A photo walk around Ash Hall, Werrington Stoke-on-Trent
Job Meigh & the Ash Hall Estate

The background to the family and source of their wealth: 

Job Meigh II, who bought the Ash Estate in 1837, was the son of Job Meigh I (1750-1817), who manufactured pottery on the site of Hanley Old Hall. Job Meigh II, born in 1784, married Elizabeth, daughter of William Mellor of Johnson’s Charles Street Pottery in Hanley, in 1805. Job Meigh II initially worked for his father in the Old Hall Pottery but by 1807 he had left to go into partnership with Richard Hicks, his brother-in-Law.

Richard Hicks married Lydia Meigh, daughter of Job Meigh I in 1801. In 1807 he bought a factory in Broad Street, Hanley, were he set up as a pottery manufacturer in partnership with his brother-in-Law, Job Meigh II. In 1815 they rebuilt the works in a typical rectangular courtyard plan with the kilns in a line along the rear. By 1841 it was said that the premises, standing on around three acres, consisted of “60 rooms, seven ovens, and five offices.” (Royal Commission on Children’s Employment.) 

The White House fronting the works was the home of Richard Hicks while Job Meigh II lived in Bank House, Shelton (now the site of Hanley Town Hall). 


The manufactory of Hicks, Meigh and Johnson

In 1820 Thomas Johnson, their travelling representative, became a partner in the firm which was henceforth known as Hicks, Meigh and Johnson. 

Simeon Shaw, in his History of the Staffordshire Potteries, published in 1829, described the partners and their concern as follows:
"In Shelton, is the elegant mansion of R Hicks, Esq. a gentleman who connects with sterling piety a most unbounded benevolence of disposition. Here the destitute find relief, the distressed find consolation, and the miserable, sympathy and protection. The Manufactory adjoining produces excellent porcelain and pottery, of various kinds; and is creditable to the parties of Hicks, Meigh, & Johnson. It stands on the site of that where Mr R Baddeley first made the Blue printed ware; and which subjected him and his brother to the highest censure for extravagance, in having a manufactory covered with tiles, instead of thatch; and for being the first who erected four hovels behind, instead of only two...
At the top of Albion Street is Bank House, a very handsome residence, occupied by its proprietor, Job Meigh, Esq., who is for his philanthropy and liberality justly regarded as one of the worthies of the district, to whom the inhabitants generally submit ony important subjects of reference, in confidence of having strict impartial decisions awarded them. Also is the gentleman to whom, in 1823, His Royal Highness the Duke of Sussex, presented the gold Medal of the Society of Arts, for Mr Meigh’s giving to the public a Glaze for Common Pottery, entirely free from the deleterious qualities of the usual lead glaze.”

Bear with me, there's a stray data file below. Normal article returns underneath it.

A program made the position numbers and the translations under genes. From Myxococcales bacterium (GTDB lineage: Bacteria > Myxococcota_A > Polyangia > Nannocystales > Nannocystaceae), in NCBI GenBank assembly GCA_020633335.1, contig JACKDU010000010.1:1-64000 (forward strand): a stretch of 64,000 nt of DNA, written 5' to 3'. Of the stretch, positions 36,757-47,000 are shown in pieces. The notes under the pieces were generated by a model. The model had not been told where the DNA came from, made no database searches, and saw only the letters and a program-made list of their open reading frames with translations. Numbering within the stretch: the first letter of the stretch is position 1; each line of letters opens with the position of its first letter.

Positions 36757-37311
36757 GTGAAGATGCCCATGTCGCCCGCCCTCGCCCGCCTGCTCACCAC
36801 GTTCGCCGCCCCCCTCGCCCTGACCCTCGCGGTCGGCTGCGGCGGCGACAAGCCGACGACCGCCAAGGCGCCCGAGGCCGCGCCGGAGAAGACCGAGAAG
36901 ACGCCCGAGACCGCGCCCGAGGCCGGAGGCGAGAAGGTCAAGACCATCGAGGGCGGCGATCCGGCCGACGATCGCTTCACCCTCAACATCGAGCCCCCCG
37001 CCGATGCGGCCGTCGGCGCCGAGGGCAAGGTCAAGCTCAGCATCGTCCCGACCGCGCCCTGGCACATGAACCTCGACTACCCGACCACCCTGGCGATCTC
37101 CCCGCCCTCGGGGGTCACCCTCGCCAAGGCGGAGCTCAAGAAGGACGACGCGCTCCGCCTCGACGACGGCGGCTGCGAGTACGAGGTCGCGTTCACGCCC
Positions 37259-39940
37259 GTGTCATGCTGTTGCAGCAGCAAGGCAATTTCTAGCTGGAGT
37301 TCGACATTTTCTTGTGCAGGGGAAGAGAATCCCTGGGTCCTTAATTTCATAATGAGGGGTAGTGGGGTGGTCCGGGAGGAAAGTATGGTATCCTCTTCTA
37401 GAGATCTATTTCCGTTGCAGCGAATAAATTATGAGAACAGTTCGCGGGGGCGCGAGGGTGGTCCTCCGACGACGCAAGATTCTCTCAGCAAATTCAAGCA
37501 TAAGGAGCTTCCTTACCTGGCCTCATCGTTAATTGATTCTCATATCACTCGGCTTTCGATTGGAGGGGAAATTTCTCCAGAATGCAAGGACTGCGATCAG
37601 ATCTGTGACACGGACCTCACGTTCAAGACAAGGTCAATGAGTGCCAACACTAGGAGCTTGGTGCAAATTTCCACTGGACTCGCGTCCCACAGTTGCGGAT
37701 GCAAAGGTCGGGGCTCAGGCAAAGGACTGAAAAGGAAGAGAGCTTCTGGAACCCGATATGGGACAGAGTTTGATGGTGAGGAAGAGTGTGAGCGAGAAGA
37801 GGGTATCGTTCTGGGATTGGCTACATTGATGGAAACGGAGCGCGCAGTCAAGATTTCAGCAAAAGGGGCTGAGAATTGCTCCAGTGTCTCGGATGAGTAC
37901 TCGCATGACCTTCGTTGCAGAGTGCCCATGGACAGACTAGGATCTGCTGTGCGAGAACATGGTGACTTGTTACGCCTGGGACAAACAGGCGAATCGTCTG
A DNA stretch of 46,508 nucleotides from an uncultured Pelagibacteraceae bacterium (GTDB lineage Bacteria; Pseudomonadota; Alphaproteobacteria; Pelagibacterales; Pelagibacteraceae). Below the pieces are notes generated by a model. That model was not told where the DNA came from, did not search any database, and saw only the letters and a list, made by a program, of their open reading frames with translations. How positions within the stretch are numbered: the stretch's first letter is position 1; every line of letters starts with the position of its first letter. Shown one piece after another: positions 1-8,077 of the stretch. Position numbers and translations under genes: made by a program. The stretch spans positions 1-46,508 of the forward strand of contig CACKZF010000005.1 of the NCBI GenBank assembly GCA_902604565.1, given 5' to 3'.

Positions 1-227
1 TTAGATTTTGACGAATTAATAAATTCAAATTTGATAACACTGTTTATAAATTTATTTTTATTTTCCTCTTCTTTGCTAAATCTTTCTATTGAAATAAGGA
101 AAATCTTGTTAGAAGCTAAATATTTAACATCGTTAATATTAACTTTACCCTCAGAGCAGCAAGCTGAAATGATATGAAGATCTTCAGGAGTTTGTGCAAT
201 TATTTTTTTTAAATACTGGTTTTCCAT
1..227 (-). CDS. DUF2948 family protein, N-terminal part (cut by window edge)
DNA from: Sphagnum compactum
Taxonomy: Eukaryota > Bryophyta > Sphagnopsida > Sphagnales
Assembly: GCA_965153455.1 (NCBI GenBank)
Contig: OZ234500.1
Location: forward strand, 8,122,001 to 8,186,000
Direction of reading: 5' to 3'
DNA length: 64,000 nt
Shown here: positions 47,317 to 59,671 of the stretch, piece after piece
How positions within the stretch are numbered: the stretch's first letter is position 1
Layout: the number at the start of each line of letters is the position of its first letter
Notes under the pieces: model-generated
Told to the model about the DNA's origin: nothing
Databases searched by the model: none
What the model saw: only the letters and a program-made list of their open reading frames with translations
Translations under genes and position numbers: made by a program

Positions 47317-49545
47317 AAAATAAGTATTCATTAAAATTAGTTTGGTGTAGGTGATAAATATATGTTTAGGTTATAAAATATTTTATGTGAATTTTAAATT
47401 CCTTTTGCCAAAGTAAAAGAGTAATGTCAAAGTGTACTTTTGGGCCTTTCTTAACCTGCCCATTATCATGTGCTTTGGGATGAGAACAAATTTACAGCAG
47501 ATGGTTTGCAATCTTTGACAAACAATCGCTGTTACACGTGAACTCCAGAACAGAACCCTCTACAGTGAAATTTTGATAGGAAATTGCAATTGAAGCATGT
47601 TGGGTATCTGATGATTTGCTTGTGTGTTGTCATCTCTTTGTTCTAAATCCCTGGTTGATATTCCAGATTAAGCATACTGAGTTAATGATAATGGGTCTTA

In 1833 John Spencer one of the commissioners appointed by the Factory Inquiry Commission, visited the pottery and described its working conditions:
“I examined next the factory of Hicks, Meigh & Co., at Shelton. 
Six hundred hands. These works are well conducted; great order and regularity are manifest all through the establishment. The hours are fewer here than in some other works; in summer from six to six, in winter from seven to six. In other works some of the children called cutters, in attendance upon the printer, appear to me to suffer from a prolonged attendance at the factory. They are compelled to attend in the morning an hour before the printer, to light fires and prepare his apartment, and often wait in the evening for some time after the rest have departed, to prepare for the ensuing day. The cutter-girls and the plate-makers boys, are however, only a twentieth portion of the workpeople employed.”

John Spencer interviewed four of the employees. 

One of them was Charles Hall, aged nine. He had been employed at the factory for six months and worked from 6 a.m. to 6 p.m. in the summer and from 7 a.m. to 6 p.m. in the winter. He had a break of half an hour for breakfast which consisted of tea, bread and butter, and one hour for dinner of beef and potatoes. He admitted that he was very tired at the end of the day but when asked “Do you like to go to work at the factory?’ answered “Yes.” His pay was two shillings and three pence a week and he confirmed that there were separate water closets for the boys and girls. He had formerly been to school and could read and write and now went to a Sunday school. 

Another employee interviewed was Alice Berrisford, aged 17 who had been working at the factory for six years. She too had been to school, could read and write and now went to a Sunday school. She worked the same hours as Charles Hall but added that on Saturday work stopped at 4 p.m. Her pay was paid 4 shillings a week and she had a sister who was also employed at the factory.

In 1835 the partnership was dissolved and the factory and its contents were put up for auction. 

The works was taken over by the partnership of Ridgway, Morley and Wear and it was Francis Morley who continued there until 1859 when the Ashworth Brothers took control. Francis Morley bought many of Charles Mason’s moulds when the latter went bankrupt in 1848, and established the factory as the producer of Mason’s famous Ironstone China, though it also continued producing earthenware. Under the Ashworths, the manufacture of both Mason’s and Meigh’s old ware was supplemented by “table, toilet, desert and other services, and ornamental goods of the best quality”. 
(Jewitt, Ceramic Art, p.62-3.)

The White House was demolished after the Second World War and is now the site of the Mitchell Memorial Theatre in Broad Street. 

The factory was acquired by the Waterford-Wedgwood Company, and was subsequently closed and the site cleared in 1999.